---
title: "LMS and QML approaches"
output: rmarkdown::html_vignette
vignette: >
%\VignetteIndexEntry{LMS and QML approaches}
%\VignetteEngine{knitr::rmarkdown}
%\VignetteEncoding{UTF-8}
---
```{r, include = FALSE}
EVAL_DEFAULT <- FALSE
knitr::opts_chunk$set(
collapse = TRUE,
comment = "#>",
eval = EVAL_DEFAULT
)
```
```{r setup}
library(modsem)
```
# The Latent Moderated Structural Equations (LMS) and the Quasi Maximum Likelihood (QML) approach
Both the LMS- and QML approach works on most models, but interaction effects with
endogenous can be a bit tricky to estimate (see the [vignette](https://kss2k.github.io/modsem/articles/interaction_two_etas.html).
Both approaches (particularily the LMS approach) are quite computationally intensive, and are thus partly implemented in C++ (using Rcpp and RcppArmadillo).
Additionally starting parameters are estimated using the double centering approach (and the means of the observed variables)
are used to generate good starting parameters for faster convergence. If you want to see the progress of the estimation process you can use ´verbose = TRUE´.
## A Simple Example
Here you can see an example of the LMS approach for a simple model.
By default the summary function calculates fit measures compared to a null model (i.e., the same model without an interaction term).
```{r}
library(modsem)
m1 <- '
# Outer Model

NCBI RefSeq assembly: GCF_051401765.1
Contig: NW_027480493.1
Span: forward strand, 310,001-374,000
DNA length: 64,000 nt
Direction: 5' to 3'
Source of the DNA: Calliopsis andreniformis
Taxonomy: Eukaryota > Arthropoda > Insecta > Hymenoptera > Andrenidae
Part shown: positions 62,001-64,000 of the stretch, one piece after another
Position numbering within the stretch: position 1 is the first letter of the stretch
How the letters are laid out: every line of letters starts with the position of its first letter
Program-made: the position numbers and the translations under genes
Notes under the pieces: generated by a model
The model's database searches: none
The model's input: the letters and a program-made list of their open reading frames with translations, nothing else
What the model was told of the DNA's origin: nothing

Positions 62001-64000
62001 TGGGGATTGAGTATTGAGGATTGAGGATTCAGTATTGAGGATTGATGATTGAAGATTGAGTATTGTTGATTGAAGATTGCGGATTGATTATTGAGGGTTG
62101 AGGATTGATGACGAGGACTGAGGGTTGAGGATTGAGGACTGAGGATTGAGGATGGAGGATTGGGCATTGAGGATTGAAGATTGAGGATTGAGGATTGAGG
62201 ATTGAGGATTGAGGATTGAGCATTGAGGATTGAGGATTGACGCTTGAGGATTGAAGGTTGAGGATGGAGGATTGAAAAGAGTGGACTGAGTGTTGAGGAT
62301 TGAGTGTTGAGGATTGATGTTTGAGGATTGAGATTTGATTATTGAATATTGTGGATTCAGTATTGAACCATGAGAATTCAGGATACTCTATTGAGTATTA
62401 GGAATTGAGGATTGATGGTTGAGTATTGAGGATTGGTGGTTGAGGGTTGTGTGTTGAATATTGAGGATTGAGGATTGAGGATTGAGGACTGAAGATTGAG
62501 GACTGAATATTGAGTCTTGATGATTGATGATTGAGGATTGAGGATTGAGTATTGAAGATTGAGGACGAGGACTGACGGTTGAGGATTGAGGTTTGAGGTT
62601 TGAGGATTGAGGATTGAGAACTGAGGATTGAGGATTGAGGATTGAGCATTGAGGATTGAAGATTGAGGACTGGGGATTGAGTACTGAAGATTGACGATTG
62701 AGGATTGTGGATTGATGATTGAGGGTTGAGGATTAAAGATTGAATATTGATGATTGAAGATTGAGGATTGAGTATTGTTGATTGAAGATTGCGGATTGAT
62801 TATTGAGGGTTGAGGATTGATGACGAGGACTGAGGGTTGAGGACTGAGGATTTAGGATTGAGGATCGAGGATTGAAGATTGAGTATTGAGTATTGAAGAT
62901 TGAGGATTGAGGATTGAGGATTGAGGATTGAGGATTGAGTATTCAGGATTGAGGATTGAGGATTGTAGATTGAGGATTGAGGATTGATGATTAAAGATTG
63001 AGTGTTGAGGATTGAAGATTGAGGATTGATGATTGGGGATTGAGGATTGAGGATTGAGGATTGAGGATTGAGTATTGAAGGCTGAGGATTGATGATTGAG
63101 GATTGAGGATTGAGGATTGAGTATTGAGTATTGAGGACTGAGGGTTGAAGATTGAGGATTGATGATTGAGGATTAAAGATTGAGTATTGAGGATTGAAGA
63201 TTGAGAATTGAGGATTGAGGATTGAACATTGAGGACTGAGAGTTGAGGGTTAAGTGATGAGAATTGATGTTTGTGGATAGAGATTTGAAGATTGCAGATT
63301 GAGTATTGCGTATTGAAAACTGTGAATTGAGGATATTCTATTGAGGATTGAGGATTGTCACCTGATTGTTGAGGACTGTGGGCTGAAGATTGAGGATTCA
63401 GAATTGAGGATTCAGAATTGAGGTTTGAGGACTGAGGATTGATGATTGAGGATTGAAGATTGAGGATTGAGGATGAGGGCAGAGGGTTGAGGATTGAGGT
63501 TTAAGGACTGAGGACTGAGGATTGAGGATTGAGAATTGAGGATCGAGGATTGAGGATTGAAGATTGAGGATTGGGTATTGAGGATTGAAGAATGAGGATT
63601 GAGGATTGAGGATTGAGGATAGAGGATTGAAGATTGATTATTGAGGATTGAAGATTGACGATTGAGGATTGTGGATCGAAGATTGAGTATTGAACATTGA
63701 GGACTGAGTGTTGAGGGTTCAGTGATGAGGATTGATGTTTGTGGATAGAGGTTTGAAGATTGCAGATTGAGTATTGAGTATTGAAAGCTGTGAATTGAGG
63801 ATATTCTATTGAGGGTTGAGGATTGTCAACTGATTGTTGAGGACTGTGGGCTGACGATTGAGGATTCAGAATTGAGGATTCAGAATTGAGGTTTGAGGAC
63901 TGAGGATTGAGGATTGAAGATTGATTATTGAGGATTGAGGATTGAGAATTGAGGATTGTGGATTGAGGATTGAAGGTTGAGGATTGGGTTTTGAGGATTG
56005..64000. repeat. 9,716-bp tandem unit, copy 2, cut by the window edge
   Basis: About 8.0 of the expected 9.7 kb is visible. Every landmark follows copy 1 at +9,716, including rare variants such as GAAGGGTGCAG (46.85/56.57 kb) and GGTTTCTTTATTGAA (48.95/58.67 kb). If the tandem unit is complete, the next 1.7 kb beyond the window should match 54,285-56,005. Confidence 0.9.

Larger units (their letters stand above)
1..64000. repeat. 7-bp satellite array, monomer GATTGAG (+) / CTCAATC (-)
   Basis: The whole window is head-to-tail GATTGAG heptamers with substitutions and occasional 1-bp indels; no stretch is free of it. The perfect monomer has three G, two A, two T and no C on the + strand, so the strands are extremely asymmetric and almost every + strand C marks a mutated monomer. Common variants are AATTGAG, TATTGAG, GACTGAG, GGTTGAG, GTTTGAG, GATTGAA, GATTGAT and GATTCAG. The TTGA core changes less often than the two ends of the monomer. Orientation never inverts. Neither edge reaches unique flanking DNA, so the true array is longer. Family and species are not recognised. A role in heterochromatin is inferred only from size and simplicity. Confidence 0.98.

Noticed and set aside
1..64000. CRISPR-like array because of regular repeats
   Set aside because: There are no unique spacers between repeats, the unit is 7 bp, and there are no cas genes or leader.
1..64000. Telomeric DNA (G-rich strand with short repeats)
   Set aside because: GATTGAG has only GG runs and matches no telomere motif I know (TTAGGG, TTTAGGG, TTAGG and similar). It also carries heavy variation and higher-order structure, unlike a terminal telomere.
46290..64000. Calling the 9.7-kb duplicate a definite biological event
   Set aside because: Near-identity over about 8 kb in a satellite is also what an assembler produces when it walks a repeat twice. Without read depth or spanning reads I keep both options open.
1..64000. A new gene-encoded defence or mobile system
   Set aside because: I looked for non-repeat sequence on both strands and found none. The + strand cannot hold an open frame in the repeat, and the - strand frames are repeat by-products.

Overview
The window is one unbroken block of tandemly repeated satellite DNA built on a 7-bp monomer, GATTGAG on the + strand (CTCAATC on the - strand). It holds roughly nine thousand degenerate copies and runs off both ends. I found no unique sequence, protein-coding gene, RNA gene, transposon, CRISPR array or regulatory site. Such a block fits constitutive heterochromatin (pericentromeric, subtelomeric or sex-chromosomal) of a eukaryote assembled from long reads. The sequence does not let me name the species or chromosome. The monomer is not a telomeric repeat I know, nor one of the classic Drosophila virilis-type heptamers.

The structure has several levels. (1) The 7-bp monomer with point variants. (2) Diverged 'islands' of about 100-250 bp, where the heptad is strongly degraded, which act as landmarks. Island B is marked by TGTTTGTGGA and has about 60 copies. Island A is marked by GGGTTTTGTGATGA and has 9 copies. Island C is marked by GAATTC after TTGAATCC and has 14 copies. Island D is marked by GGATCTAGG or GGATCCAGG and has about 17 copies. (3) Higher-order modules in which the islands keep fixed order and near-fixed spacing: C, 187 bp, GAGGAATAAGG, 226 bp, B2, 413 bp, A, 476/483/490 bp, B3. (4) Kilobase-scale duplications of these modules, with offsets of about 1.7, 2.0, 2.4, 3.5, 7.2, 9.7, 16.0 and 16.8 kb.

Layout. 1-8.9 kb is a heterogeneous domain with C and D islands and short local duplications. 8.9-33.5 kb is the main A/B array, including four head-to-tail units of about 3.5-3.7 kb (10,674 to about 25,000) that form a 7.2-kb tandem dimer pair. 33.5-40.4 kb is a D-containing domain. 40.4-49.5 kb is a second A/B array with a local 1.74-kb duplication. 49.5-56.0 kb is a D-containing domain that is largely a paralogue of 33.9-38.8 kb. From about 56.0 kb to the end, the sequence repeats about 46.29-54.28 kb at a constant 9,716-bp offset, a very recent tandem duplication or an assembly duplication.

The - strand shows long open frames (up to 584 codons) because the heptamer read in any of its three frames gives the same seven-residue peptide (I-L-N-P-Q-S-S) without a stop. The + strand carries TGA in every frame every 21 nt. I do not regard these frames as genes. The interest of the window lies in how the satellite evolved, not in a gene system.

X =~ x1
X =~ x2 + x3
Z =~ z1 + z2 + z3
Y =~ y1 + y2 + y3
# Inner model
Y ~ X + Z
Y ~ X:Z
'
lms1 <- modsem(m1, oneInt, method = "lms")
summary(lms1, standardized = TRUE) # standardized estimates
```
Here you can see the same example using the QML approach.
```{r}
qml1 <- modsem(m1, oneInt, method = "qml")
summary(qml1)
```
## A more complicated example
Here you can see an example of a more complicated example using the model from the
theory of planned behaviour (TPB), where there are two endogenous variables,
where there is an interaction between an endogenous and exogenous variable.
When estimating more complicated models with the LMS-approach,
it is recommended that you increase the number of
nodes used for numerical integration. By default the number of nodes is set to 16,
and can be increased using the nodes argument. The argument has no effect on the QML approach.
When there is an interaction effect between an endogenous and exogenous variable,
it is recommended that you use at least 32 nodes for the LMS-approach.
You can also get robust standard errors by setting `robust.se = TRUE` in the
`modsem()` function.
Note: If you want the lms-approach to give as similar results as possible to
mplus, you would have to increase the number of nodes (e.g., `nodes = 100`).
```{r}
# ATT = Attitude,
# PBC = Perceived Behavioural Control
# INT = Intention
# SN = Subjective Norms
# BEH = Behaviour
tpb <- '
# Outer Model (Based on Hagger et al., 2007)
ATT =~ att1 + att2 + att3 + att4 + att5
SN =~ sn1 + sn2
PBC =~ pbc1 + pbc2 + pbc3
INT =~ int1 + int2 + int3
BEH =~ b1 + b2
# Inner Model (Based on Steinmetz et al., 2011)
INT ~ ATT + SN + PBC
BEH ~ INT + PBC
BEH ~ INT:PBC
'
lms2 <- modsem(tpb, TPB, method = "lms", nodes = 32)
summary(lms2)
qml2 <- modsem(tpb, TPB, method = "qml")
summary(qml2, standardized = TRUE) # standardized estimates
```